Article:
Gradually Include Exercise in Your Routine

According to Reuters, physical activity during pregnancy and post-childbirth can prevent the onset of postpartum depression, PPD. If you’re someone who isn’t used to exercising a lot, gradually introducing low-intensity workouts into your routine can be helpful in overcoming postpartum depression. It doesn’t have to be a full-blown workout, rather, it could be a stroll in the park with the newborn to bond with, or it could be yoga, aerobics, or stretching. 

Indulge in Self-Care

Granted, mom duties take up a lot of time and are quite overwhelming, especially if you’re a first-time mom, but self-care is just as important because your child deserves a mother who is fit and healthy, not only physically but also mentally. It’s understandable to not want to let the baby out of sight, but for the sake of your mental health, it’s a good idea to let your partner or family member take over while you take some time off indulging in relaxing activities like napping, reading a book, taking a bubble bath, or watching a movie.

Breastfeed the Baby

According to research, breastfeeding is linked to lower susceptibility to developing postpartum depression and can aid in reducing symptoms of PPD, along with regulating the mother’s mood and reducing negative emotions. Alternatively, some research suggests that there’s a condition called Dysmorphic Milk Ejection Reflex (D-MER), that can have the opposite effect and prompt negative emotions right before milk release. However, there is very little research to be sure of its cause. Generally, breastfeeding seems to be a good bonding session for the mother and the baby and is more likely to evoke positive feelings.

Surround Yourself With Supportive People

Support is the single, most important thing someone can need during tough times. For women suffering from PPD, it can feel like they’re alone with no one to help them through their dark time, and as we have established before, isolation and depression do not mix well together. A group of people that you can call your ‘support system’, who are there for you when you need them, doing their best to understand your predicament are the ones you need to surround yourself with to make sure the loneliness doesn’t make you do something reckless.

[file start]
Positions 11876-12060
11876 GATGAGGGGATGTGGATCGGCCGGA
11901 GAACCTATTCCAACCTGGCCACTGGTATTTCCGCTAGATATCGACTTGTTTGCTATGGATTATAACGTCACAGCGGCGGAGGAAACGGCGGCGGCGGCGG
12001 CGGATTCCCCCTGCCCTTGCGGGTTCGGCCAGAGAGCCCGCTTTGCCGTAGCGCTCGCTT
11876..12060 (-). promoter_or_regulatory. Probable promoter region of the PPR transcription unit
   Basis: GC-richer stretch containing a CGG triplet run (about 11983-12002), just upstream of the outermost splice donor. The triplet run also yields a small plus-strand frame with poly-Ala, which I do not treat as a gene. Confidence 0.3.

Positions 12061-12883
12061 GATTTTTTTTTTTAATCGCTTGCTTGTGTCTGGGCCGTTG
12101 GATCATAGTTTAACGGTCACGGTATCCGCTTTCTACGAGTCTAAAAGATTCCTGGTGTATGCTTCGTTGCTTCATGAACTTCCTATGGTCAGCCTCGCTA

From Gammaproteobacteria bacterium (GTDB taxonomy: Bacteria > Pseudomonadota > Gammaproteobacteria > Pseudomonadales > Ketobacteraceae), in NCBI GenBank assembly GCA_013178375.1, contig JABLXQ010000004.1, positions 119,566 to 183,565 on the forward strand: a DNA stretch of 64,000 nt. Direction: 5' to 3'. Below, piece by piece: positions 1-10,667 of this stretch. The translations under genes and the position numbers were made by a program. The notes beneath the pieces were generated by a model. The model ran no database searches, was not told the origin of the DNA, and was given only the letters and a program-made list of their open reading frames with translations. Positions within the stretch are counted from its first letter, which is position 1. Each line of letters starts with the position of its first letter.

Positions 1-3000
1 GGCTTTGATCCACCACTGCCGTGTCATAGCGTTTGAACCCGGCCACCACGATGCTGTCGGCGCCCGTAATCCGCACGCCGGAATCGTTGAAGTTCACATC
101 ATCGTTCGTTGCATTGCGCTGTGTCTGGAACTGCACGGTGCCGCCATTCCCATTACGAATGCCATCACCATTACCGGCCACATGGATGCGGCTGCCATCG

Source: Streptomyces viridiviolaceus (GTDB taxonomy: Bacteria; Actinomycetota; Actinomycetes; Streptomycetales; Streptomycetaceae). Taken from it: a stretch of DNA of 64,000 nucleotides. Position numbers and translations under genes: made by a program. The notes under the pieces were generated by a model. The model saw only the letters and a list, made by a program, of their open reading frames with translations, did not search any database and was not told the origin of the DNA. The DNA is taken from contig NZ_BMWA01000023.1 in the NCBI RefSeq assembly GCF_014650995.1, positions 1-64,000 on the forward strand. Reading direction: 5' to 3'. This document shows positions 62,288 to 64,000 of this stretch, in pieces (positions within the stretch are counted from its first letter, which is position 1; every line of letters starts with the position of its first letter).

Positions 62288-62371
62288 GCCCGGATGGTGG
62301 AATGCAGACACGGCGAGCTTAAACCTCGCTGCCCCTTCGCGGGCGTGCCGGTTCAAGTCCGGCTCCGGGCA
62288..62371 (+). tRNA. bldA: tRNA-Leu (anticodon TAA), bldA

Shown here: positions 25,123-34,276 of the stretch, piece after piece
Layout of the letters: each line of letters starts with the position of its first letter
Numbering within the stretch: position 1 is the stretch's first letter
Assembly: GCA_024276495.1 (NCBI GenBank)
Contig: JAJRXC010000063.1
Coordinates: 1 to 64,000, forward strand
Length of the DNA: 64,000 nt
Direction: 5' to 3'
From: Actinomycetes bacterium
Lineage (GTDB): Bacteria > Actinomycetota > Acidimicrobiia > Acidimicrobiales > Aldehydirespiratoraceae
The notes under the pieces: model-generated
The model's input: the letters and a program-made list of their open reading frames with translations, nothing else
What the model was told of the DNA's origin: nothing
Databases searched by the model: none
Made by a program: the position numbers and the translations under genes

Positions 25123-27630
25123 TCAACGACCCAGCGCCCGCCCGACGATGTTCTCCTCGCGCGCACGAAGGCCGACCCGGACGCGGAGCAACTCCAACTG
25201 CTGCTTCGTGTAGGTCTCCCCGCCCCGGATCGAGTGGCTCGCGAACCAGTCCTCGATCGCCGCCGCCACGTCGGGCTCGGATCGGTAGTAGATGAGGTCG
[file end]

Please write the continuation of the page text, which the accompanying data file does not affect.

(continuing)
How to Help Someone With Postpartum Depression

Postpartum depression can increase the risk of women developing chronic depression as well as other physical, mental, and behavioral issues. As a friend, family member, or partner, it is your responsibility to look out for them and to ensure their mental health doesn’t deteriorate. Here is how you can be of help to take care of maternal mental health:

Identify the Signs

It is important to be aware of the signs and symptoms of PPD if you’re going to be there for your partner or friend, which is one of the reasons why maternal mental health awareness is so important. Once you identify the signs, you can figure out ways to help them.

Be Attentive

After childbirth, women tend to neglect their mental and physical health to provide care to the baby. During this time, you, as a partner or friend, can offer to care for the baby, allowing the mother some personal self-care time to focus on herself.  

Offer Help

With being the primary caretaker of the baby, house chores only add to the anxiety and stress of the mother. The obvious thing to do — and I suppose every understanding partner does it — is to offer to do the house chores, like laundry, cleaning, and washing the dishes. 

Encourage Seeking Professional Help

As an observer, if you realize your partner or your friend’s symptoms seem to worsen with time instead of getting better, encouraging them to get professional medical help is the right thing to do.

Overcoming postpartum depression requires effort on the part of both partners as well as family members. Maternal mental health awareness month can not only help women feel validated, but it can also help them feel secure knowing there are people who understand them and know how to help someone with postpartum depression, especially for mothers who have no one to ask for help. 

Mooditude offers Cognitive Behavioral Therapy and a multitude of relaxing activities like journaling, mood tracking, and online forum chats to certified psychologists that can assist you or your loved one through PPD.